Healthcare executives around the world are investing in their supply chains as they prepare for continued global growth in an increasingly complex and dynamic market, even though they also continue to worry about increasing regulations, according to the results of a new survey.
The UPS “Pain in the (Supply) Chain” survey, conducted by TNS, polled approximately 375 senior-level healthcare supply chain decision makers in the pharmaceutical, biotech, and medical device and supply companies. Those companies are spread across the U.S., Western Europe, Asia, and Latin America.
In recent years, a key trend in the healthcare industry has been increasing global growth as companies ramp up expansion into new markets each year. Not surprisingly then, the top two planned investments for healthcare companies globally—as cited by 83 percent of the decision-makers—are tapping into new global markets and investing in new technologies. Survey respondents plan to use both strategies over the next three to five years as the means to increase their competitiveness, maintain product integrity, and gain efficiencies. The top four countries where companies will focus expansion efforts over the next three to five years are China, the United States, Brazil, and India.
While the companies do plan on investing in their supply chains, they also are “cautious.” That comes with good reason. The top supply chain concern is regulatory compliance, cited by 65 percent of respondents. Furthermore, barriers to global expansion remain significant, with the top barrier being country regulations (cited by 46 percent of the executives). Country regulations have remained the top barrier to global expansion each of the past three years.
Cost management, cited by 60 percent of the survey participants, is the second key supply chain concern. Interestingly, only 41 percent of the executives report success in managing their supply chain costs.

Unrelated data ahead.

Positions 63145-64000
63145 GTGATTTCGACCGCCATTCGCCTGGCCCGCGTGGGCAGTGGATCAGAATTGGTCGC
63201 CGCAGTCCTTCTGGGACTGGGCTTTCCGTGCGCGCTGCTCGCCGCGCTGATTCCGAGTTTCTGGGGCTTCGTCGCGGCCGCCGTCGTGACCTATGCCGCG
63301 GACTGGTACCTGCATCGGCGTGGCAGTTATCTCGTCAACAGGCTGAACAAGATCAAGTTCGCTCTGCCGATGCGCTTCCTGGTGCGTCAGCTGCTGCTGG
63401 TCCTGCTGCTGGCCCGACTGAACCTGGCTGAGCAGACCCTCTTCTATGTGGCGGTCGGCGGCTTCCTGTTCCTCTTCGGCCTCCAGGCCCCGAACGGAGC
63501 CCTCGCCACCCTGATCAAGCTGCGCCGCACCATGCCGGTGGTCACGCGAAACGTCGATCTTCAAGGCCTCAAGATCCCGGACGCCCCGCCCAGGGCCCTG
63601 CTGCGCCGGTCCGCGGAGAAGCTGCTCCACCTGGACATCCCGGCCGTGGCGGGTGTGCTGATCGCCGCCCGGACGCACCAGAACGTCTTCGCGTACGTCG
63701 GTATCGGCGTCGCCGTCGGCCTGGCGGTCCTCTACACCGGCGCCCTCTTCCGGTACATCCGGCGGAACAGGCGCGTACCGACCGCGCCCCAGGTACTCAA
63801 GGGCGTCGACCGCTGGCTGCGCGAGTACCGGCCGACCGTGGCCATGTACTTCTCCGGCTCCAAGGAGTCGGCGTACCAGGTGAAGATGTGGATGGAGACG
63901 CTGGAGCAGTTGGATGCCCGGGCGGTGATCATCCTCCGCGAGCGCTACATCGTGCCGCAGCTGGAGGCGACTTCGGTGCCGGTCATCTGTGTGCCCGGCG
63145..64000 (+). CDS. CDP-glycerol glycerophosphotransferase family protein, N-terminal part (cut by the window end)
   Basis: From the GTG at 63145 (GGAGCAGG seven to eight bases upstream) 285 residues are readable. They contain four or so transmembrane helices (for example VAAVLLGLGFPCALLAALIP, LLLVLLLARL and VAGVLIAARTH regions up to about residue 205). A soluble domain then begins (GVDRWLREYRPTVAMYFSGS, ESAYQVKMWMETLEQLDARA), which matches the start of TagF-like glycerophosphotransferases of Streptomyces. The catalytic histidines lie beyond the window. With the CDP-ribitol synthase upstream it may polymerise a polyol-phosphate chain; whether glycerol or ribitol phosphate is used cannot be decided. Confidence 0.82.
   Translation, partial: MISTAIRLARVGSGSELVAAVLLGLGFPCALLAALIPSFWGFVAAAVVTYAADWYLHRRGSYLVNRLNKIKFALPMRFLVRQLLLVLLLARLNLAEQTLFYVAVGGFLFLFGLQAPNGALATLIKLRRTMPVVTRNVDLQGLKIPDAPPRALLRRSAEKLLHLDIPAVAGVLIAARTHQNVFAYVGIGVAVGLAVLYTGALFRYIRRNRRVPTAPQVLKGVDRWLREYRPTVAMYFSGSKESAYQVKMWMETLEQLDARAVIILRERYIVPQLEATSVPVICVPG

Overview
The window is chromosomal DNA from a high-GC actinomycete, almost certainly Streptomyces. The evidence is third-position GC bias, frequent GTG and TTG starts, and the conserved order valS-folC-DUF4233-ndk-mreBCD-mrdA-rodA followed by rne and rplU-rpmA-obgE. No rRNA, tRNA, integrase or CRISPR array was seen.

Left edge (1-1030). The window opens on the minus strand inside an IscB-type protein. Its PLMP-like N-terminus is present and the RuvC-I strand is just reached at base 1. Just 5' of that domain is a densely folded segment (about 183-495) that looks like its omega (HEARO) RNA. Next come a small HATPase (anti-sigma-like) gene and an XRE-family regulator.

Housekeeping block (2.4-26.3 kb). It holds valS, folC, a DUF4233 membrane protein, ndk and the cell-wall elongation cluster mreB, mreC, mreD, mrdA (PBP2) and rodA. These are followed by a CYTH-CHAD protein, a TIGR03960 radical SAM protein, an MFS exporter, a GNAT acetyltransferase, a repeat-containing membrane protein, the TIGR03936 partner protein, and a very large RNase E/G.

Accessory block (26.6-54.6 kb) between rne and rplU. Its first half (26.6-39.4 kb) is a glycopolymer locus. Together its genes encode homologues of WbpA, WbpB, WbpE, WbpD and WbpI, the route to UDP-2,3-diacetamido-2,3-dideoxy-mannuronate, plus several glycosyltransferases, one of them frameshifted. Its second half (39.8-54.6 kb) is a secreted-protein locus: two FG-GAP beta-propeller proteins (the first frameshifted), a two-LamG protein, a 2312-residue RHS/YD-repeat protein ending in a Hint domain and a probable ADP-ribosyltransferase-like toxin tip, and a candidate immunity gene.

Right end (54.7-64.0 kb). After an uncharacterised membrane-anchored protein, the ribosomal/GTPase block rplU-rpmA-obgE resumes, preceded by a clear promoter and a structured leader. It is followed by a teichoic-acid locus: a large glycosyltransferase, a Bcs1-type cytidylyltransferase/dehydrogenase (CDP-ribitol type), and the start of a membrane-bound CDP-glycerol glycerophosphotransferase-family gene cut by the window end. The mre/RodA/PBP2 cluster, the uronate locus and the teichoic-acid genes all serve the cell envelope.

Healthcare companies feel the pressure to expand and drive new growth while containing costs and ensure compliance, says Bill Hook, vice president, global strategy, UPS Healthcare Logistics. That has only heightened the need to build more global flexibility, integration, and transformation into the healthcare supply chain.
With the rise of increasing globalization, healthcare executives have reported growing concerns around the areas of product protection and intellectual property protection. That’s why intellectual property protection now ranks third on the list of top concerns, as cited by 48 percent of the respondents. Concerns around intellectual property protection are highest in the U.S. and Asia.
I was surprised to see that while only 13 percent of the survey respondents cited product security and product integrity as a concern in the 2008 survey, the number had rapidly climbed to 61 percent by 2011, and now dipped slightly to being cited by 57 percent of the healthcare executives. It is the third most cited supply chain issue overall. In emerging markets, however, it is a more significant concern, and is ranked first or second by survey respondents.
Concerns around regulatory compliance and cost management have been constants for healthcare supply chain decision-makers over the past five years while we’ve seen growth in concern around areas such as product security and product protection, says Scott Szwast, UPS Healthcare Segment Marketing Director. While these areas will always be a focus in the healthcare industry, companies can experience positive impact by examining strategies such as increased collaboration, adopting segment based supply chains, and leveraging new innovative models and technologies.
If your company is in the pharmaceutical, biotech, or medical device and supply industry, do these survey findings mirror your own concerns? If not, what are your key concerns and challenges?